What is a Normal Menstrual Period?
The average American woman will have approximately 450 menstrual periods in
her lifetime. While few women really look forward to this monthly event,
most will have concerns if their periods are earlier, later, heavier, or lighter
than usual. Most women generally become accustomed to what is "normal" for
them, but are not fully aware of the menstrual variations that fall within
the complete range of normal.
First, let's discuss the vocabulary. The term menstrual cycle refers to the recurring, monthly physiologic changes
in a female's body that are controlled by her reproductive hormones. The
term "menstrual period" (aka "menses", "menstruation", or "period")
refers to the 2-5 days of vaginal bleeding at the beginning of each menstrual
cycle. This bleeding is a result of shedding the endometrial lining in a
woman who is not pregnant; pregnant women do not have periods, although they
may experience a normal bloody discharge for a few days near the 6th
week of pregnancy called "implantation bleeding". Normal menstrual cycles
typically occur in non-pregnant females on a monthly basis between puberty
or menarche (when they begin) and menopause (when they end).
While the textbook menstrual cycle is 28 days, the range of normal menstrual
cycles is from 22--35 days. Periods that come every 21 days or fewer are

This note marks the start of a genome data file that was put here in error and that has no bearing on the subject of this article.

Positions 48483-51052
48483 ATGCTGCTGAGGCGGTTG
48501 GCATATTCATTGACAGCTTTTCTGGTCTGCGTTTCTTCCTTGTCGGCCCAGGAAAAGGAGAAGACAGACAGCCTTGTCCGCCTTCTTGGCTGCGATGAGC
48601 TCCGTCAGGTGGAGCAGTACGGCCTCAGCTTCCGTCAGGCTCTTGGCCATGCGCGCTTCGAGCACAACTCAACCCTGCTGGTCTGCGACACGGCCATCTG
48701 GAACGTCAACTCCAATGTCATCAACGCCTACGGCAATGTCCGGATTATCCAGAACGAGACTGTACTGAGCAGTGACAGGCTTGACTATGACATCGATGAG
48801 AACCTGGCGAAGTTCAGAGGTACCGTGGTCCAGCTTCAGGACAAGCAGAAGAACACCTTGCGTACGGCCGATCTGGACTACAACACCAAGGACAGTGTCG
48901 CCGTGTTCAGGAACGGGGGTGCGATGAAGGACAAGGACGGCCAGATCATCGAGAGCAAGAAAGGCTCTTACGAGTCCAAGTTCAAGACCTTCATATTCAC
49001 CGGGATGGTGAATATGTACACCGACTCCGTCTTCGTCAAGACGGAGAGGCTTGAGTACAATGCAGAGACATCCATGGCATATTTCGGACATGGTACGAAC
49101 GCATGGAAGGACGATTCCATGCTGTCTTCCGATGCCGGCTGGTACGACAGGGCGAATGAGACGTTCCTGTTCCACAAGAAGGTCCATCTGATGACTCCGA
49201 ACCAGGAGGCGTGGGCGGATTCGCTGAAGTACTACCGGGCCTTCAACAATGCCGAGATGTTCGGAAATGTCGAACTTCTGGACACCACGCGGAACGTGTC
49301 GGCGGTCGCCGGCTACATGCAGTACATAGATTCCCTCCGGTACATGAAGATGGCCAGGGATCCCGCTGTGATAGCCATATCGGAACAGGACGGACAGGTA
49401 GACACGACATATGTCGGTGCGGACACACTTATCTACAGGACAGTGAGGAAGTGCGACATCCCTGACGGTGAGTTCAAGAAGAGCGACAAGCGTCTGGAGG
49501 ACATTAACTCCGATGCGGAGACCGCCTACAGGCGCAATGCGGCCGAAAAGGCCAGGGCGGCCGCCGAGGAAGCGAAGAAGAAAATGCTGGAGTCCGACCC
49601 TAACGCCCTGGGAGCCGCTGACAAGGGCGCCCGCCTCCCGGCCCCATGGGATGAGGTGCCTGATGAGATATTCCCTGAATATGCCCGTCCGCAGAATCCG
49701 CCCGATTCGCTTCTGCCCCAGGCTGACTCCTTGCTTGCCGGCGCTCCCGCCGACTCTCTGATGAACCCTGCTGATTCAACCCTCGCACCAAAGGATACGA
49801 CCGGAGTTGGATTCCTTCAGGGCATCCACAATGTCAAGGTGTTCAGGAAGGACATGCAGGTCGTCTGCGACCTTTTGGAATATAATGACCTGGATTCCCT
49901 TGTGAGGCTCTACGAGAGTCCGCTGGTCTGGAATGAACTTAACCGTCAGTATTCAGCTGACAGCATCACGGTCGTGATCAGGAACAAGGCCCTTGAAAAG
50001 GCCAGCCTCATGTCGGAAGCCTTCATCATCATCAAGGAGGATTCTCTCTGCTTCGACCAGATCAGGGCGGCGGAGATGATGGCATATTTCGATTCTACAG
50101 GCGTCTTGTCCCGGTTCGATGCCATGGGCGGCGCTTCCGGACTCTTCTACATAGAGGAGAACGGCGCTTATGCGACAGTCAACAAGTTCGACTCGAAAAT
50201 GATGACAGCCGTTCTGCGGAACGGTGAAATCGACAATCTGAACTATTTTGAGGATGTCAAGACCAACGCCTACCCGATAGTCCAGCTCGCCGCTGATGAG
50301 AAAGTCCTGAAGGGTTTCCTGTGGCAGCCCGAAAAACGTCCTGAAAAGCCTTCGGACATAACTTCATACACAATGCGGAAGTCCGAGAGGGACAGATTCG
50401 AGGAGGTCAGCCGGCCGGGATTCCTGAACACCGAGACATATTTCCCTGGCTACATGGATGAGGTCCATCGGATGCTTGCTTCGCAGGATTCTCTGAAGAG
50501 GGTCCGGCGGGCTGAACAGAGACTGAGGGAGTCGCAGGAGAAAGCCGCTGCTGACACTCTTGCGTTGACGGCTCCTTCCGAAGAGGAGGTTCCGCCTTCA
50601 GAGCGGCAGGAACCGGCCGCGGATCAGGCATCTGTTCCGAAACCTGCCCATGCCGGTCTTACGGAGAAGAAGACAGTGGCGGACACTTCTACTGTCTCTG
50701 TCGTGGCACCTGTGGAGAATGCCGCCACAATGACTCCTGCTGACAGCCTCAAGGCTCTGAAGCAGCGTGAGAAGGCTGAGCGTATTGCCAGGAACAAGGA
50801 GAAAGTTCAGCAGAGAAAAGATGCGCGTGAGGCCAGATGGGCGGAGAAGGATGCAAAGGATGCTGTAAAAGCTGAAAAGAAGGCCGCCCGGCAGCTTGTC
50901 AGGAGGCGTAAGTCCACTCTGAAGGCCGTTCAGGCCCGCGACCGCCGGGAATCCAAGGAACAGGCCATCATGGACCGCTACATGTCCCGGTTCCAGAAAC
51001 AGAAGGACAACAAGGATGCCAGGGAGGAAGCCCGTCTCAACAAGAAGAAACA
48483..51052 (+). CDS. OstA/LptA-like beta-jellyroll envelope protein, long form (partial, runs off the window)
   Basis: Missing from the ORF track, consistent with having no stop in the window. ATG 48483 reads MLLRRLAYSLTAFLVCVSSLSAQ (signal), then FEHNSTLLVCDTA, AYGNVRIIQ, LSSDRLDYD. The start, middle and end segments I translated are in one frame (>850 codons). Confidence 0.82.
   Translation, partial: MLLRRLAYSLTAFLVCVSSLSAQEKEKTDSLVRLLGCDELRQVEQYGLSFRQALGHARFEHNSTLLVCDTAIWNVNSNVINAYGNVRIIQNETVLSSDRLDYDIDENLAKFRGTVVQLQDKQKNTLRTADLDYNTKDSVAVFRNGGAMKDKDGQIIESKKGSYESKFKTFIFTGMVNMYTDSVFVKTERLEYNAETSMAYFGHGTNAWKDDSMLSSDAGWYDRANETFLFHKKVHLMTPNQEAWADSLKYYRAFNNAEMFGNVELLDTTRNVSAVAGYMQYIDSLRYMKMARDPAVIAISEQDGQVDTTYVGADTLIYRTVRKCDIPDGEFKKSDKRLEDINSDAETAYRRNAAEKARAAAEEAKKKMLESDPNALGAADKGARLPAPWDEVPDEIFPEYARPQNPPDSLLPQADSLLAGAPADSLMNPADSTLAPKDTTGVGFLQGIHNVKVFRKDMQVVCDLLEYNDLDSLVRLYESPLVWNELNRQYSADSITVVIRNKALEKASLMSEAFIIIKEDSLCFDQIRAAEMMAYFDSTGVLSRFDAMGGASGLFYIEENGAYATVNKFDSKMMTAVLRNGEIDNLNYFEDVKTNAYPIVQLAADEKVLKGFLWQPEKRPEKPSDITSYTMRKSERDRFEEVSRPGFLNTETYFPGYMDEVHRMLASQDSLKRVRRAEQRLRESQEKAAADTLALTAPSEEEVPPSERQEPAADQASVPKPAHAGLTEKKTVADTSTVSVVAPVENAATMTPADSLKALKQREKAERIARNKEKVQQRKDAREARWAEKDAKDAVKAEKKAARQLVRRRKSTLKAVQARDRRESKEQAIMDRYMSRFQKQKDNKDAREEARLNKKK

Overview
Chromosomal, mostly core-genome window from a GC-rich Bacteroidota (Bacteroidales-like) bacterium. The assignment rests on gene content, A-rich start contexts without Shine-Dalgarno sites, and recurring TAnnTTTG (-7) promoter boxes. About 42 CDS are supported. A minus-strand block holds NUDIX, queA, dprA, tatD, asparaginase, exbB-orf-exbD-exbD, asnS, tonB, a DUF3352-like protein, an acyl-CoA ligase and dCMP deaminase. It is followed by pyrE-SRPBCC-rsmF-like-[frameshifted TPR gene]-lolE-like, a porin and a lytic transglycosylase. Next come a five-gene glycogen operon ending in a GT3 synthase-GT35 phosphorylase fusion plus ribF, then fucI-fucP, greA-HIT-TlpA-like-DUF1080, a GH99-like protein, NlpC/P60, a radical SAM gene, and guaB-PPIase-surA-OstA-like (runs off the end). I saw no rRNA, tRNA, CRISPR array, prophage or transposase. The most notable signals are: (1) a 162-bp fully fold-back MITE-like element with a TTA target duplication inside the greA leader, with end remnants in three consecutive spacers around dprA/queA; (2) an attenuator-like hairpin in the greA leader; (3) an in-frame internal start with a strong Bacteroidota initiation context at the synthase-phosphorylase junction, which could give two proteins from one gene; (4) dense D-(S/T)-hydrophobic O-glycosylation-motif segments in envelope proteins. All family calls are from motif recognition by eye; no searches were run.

called polymenorrhea; cycles that repeat more than every 35 days are
called oligomenorrhea. The term amenorrhea refers to periods
that come more than 180 days apart or that are absent. The average age of
menarche in the United States is 12.5, but may occur anytime between ages
8 to 16. The average age of menopause is 51, but usually occurs between ages
45 and 55. The average age of premature menopause or premature ovarian failure
(menopause before the age of 40 for any reason) is 27.
While many women experience may
have heavier or lighter periods, the average blood loss during a normal menstrual
period is about 50 milliliters, with a range of 20 to 80 ml. This is equivalent
to 10 teaspoons or 1.7 ounces of blood lost. While this seems like a small
amount, iron deficiency anemia (IDA) is one of the most common consequences
Created: 6/7/2005  - Donnica Moore, M.D.